These individuals don’t have to be solely a courtroom tool, though. Expert witnesses can also participate in alternative dispute resolution processes for various reasons. This is a concept that many don’t consider when preparing their argument for debate, and it’s often costly.
What Does an Expert Witness Do During Alternative Dispute Resolution?
For the most part, despite the actual process being dramatically different from a proper court case, an expert witness does the same few tasks that they do for any other court process.
An expert witness starts by informing you of various things and helping you build your argument, or they can present their opinions to the arbitrator and help keep all participants informed about various aspects of the case regarding their expertise.
Like in traditional cases, expert witnesses are expected to maintain a certain standard with what they present to the case. They need to be neutral parties, their testimonies must be built on factual accounts of things they have experienced firsthand in their professional field, and what they present to the court cannot be persuaded by the hiring team; it has to be an unbiased professional opinion based on firsthand experience.
Examples of Expert Witness Involvement in Alternative Dispute Resolution:
Since alternative dispute resolution is so different from a traditional court case, here are some examples of what one might due in such a situation.
1: Child Psychologist Provides Information About Time Sharing in Split Families
Oftentimes, parents have a hard time letting go of their children in a custody dispute; even if they are going to receive proper visitation and ample opportunity to bond with their children. That’s reasonable, but some of the solutions might have adverse effects on the child. Perhaps the parents want to keep the child for a month alternating between who has the child at the end of each 30-day period. Let’s assume that there is a proven link between agreements like that and some sort of psychological reaction in children. An expert witness who professionally deals with that issue might present their opinions to persuade the party proposing it to try something less detrimental to the child.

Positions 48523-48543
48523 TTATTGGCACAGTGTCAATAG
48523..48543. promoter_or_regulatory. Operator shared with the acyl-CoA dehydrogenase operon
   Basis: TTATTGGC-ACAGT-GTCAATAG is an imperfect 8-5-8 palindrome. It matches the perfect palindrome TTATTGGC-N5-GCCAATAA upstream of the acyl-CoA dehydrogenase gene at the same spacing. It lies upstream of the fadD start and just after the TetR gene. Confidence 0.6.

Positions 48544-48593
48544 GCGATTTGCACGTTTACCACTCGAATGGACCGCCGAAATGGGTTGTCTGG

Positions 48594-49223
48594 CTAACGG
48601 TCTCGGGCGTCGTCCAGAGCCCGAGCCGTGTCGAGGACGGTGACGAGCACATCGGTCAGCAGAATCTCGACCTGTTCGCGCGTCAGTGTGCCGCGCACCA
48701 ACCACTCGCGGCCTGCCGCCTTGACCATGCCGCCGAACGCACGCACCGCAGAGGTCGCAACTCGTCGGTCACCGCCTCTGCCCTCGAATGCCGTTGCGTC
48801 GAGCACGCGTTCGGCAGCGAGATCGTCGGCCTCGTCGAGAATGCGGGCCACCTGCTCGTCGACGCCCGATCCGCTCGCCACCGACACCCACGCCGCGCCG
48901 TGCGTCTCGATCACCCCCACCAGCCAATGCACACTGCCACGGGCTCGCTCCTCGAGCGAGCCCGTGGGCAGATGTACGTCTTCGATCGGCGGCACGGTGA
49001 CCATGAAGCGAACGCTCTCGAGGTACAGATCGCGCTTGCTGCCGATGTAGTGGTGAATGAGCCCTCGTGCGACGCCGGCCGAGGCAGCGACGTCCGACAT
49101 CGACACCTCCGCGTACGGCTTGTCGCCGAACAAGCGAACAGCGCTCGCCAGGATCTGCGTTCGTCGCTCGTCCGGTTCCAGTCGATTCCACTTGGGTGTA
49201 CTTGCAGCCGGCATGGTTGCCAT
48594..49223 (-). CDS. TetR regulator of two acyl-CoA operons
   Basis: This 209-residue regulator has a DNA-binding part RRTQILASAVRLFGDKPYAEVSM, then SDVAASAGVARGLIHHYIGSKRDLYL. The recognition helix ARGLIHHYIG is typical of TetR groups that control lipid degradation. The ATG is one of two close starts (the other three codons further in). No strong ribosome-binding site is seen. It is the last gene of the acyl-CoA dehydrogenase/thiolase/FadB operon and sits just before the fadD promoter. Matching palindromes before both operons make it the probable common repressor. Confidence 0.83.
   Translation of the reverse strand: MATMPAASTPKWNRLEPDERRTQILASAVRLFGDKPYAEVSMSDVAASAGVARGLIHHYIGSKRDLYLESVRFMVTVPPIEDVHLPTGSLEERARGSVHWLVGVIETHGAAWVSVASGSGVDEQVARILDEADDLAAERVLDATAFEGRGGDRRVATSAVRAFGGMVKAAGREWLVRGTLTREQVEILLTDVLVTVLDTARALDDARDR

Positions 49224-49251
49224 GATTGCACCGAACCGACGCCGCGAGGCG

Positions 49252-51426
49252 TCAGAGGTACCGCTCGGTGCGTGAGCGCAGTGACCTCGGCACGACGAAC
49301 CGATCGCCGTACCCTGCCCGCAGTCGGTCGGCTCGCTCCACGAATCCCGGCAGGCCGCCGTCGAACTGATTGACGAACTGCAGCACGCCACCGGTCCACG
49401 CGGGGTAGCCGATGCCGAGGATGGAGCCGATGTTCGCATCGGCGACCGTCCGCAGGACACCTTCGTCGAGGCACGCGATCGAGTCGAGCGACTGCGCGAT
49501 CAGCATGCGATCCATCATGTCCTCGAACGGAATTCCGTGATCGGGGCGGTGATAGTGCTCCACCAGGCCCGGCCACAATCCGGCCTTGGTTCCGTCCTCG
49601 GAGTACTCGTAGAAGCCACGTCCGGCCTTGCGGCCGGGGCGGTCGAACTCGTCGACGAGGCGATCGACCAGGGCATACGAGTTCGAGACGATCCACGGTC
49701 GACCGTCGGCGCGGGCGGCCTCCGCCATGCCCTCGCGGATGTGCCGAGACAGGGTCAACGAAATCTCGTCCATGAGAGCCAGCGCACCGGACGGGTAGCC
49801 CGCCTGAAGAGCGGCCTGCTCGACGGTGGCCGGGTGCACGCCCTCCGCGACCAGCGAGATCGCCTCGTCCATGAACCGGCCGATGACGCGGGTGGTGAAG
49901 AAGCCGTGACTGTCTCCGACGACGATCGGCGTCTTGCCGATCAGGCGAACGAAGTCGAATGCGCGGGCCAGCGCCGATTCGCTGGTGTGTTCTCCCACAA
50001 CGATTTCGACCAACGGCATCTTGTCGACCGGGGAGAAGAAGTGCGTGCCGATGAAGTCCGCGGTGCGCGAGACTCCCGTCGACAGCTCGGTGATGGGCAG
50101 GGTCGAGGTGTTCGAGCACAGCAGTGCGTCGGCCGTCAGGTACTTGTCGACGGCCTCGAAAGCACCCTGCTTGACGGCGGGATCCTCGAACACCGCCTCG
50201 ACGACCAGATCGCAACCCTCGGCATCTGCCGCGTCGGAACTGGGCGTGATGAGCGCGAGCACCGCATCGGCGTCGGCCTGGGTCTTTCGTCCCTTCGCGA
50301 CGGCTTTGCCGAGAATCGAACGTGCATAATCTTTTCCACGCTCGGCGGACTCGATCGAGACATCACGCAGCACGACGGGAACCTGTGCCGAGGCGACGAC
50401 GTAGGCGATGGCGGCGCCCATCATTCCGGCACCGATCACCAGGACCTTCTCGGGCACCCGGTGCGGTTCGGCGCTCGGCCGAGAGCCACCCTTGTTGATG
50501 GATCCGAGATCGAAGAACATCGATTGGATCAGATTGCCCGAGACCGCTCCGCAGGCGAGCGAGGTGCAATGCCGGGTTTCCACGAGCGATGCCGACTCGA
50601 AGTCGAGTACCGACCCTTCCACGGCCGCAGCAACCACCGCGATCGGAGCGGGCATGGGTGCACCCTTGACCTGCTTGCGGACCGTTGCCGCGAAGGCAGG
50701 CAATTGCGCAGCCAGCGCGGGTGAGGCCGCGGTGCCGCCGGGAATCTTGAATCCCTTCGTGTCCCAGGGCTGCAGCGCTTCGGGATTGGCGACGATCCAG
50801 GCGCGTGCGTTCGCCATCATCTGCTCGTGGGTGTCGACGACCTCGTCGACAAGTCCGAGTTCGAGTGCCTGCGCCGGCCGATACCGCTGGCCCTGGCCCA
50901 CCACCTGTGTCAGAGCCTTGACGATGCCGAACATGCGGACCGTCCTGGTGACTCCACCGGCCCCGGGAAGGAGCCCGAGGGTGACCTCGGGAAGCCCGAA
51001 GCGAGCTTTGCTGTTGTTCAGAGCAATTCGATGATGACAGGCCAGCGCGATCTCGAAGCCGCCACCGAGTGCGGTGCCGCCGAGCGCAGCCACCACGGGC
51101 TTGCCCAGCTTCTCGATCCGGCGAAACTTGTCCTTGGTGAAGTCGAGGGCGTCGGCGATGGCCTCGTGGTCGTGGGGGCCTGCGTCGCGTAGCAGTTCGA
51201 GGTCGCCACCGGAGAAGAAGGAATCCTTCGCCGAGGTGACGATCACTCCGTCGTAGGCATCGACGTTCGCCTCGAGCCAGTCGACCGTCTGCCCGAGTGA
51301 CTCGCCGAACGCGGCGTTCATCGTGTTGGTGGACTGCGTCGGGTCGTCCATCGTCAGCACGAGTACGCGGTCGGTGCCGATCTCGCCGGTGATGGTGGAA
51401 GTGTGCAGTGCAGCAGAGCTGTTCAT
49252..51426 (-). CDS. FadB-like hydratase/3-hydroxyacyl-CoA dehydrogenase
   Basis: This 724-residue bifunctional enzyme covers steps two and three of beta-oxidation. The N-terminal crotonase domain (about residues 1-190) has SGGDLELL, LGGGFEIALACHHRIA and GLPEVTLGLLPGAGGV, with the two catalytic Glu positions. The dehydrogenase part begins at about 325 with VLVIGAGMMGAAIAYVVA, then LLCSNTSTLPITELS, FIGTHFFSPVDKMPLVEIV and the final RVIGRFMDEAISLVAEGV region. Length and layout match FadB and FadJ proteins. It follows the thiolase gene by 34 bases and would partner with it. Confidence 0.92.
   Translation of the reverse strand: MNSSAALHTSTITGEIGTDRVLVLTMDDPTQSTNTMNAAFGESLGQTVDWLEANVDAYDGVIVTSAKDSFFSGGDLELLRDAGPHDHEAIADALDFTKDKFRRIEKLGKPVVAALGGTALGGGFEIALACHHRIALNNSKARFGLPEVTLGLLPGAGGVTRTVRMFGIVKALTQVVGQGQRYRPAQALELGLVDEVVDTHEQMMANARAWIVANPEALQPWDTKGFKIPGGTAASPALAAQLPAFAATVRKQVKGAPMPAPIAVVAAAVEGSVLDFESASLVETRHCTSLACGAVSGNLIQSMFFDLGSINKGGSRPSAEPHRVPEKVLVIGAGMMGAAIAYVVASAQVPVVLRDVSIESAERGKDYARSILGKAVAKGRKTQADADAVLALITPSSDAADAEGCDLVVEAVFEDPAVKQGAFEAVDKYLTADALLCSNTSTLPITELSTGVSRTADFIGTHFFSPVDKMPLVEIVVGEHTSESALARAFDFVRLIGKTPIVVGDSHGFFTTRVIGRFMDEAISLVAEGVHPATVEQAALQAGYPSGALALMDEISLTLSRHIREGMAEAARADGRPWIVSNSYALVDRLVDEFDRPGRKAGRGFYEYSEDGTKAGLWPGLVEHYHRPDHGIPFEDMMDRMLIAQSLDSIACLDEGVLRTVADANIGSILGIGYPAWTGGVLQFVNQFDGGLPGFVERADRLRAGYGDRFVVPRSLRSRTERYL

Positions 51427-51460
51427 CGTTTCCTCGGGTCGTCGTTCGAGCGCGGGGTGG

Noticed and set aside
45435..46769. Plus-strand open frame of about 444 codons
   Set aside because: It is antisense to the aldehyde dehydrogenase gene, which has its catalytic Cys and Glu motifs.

2: Accountant Helps Describe Mutually Beneficial Asset Split
Using the divorce example from earlier, maybe there are some more complicated assets such as investment portfolios that need to be split in the divorce. An expert witness who is an accountant might be brought in to explain how that type of split should be conducted to preserve as much value as possible, whose responsibility it is to interact with the portfolio, whether or not liquidating the assets and splitting fiat is more appropriate, and any number of other things that might be important for that specific situation.
3: Arborer Explains Proper Felling Protocol
In a similar situation to what we described earlier with two neighbors arguing over a fallen tree and damaged fence, let’s assume that the person with the fence is claiming the tree was unprofessionally and dangerously cut down; increasing the other person’s liability in the situation.